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FRB & Life-insurance

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Koen Swinkels posted on Sun, Nov 9 2008 3:50 PM

don't want to start a FRB debate again, but I was wondering about one particular question: with life insurance companies make calculations about the premium they have to ask to have enough funds to pay out possible claims. There is a risk that their calculations are incorrect in which case they cannot pay out, at which point they can be sued/go bankrupt etc.

How is this categorically different from FRB'ing in which calculations are made to determine how much in reserves the banks should have to pay out possible claims? I understand the principle of 'two claims to the same property at the same time' but how does this not at least in some sense apply to life insurance too?

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nirgrahamUK:

well of course thats exactly whats unnaceptable. i know that i actually have a demand deposit account. i know that there is no emergency clause in its terms and conditions.

Here in a nutshell is the whole failure of the anti-FRB arguement. So we agree if we make a 60 day emergency agreement that I can have all the functionality of FRB. In fact since the delay is simply arbitrary it could be one day or six hours or whatever time frame you felt comfortable with. So your arguement is that as long as there is at least some emergency delay you can have all the FRB functionality that you want.

nirgrahamUK:

now, in a demand deposit, when the money must be available at any time, it would be fraudulent to make arrangement for the deposited funds to be loaned out for any length of time, because this would constitute breaching the contract that states the money must be available at any time.

We have already established that any delay now makes this practice acceptable. So I am not saying that the money is available instantly, I am saying there is a 10 second delay. So there is no fraud. I have 10 seconds to make your money available. Your whole arguement has just crashed and burned. Also, in your example about the 1 year loan, what happens if the person doesn't repay the loan to the bank, in your mind is the bank committing fraud now because they dont have your money at the end of one year?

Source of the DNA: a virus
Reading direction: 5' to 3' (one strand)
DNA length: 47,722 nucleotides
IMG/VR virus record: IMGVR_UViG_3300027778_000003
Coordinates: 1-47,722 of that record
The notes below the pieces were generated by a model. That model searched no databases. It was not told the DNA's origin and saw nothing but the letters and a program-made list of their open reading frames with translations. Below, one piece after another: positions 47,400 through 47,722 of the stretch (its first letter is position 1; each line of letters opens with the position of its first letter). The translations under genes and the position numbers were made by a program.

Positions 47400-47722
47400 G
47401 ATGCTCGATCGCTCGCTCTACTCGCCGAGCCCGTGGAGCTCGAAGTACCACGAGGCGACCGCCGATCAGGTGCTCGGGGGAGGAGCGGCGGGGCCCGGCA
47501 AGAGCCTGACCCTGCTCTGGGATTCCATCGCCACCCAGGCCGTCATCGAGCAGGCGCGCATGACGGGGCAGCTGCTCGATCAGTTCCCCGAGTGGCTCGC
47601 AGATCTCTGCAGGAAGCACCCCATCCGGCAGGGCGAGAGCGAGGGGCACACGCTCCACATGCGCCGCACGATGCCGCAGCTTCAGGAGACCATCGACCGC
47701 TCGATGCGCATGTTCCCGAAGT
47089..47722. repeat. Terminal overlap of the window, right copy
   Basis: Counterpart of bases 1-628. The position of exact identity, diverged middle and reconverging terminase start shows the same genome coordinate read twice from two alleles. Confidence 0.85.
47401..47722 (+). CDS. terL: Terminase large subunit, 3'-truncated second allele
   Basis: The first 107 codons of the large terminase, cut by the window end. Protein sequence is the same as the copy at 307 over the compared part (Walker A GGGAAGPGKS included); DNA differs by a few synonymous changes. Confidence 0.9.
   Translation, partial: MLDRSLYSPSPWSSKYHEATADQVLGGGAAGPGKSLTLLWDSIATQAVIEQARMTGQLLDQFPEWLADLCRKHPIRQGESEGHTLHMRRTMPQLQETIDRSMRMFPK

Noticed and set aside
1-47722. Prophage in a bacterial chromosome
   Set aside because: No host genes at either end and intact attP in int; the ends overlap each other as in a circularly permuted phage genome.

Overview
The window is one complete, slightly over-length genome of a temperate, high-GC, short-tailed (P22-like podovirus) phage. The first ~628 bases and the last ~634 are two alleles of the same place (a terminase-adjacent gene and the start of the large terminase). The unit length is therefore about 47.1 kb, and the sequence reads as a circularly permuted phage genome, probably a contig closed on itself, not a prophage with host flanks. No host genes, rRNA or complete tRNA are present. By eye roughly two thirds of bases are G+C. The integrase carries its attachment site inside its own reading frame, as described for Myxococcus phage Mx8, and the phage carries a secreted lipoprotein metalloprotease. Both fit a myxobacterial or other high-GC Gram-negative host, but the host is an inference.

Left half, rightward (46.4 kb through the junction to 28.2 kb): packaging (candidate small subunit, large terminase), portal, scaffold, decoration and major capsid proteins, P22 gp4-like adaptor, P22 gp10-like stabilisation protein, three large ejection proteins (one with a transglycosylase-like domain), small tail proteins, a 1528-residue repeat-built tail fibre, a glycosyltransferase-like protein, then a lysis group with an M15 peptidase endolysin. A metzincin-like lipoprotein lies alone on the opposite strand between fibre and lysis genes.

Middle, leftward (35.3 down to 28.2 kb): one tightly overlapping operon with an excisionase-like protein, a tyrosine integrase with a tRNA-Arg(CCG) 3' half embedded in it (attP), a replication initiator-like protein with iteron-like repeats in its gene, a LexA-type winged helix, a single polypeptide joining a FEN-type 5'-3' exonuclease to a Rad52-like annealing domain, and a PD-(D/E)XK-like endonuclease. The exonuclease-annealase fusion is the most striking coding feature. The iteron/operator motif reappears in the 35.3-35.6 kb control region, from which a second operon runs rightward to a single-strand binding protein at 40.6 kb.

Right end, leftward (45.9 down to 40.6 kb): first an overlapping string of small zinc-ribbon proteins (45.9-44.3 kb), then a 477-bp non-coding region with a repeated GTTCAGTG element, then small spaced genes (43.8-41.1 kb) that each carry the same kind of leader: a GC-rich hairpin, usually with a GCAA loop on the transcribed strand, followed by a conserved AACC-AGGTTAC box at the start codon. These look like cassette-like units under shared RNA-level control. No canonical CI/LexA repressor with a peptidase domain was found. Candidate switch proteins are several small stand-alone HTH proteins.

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so you advocate REFORMING FRB, so that its not fraudulent by being how it is;and you would do this by designing emergency clauses. which merely cause other problems, not least MORAL HAZARD.

Maxliberty:
We have already established that any delay now makes this practice acceptable. So I am not saying that the money is available instantly, I am saying there is a 10 second delay. So there is no fraud. I have 10 seconds to make your money available.

 

so lets imagine with you that you dont offer vanilla demand deposit accounts. you offer a demand deposit with a 10second notice or less.

now lets analyse what this means for how you can conduct your affairs:

you must not design your lending agreements so that your borrowers, whilst maintaining their contract with you, could yet leave you short of all the funds when a withdrawal is demanded.

Maxliberty:
Also, in your example about the 1 year loan, what happens if the person doesn't repay the loan to the bank, in your mind is the bank committing fraud now because they dont have your money at the end of one year?

they do not commit the fraud of conspiring to cheat the depositor of his funds, yet they do breach their contract (and this is by definition a form of fraud). yet not only does the depositor have a claim against the bank, in your scenario the bank have a claim against the borrower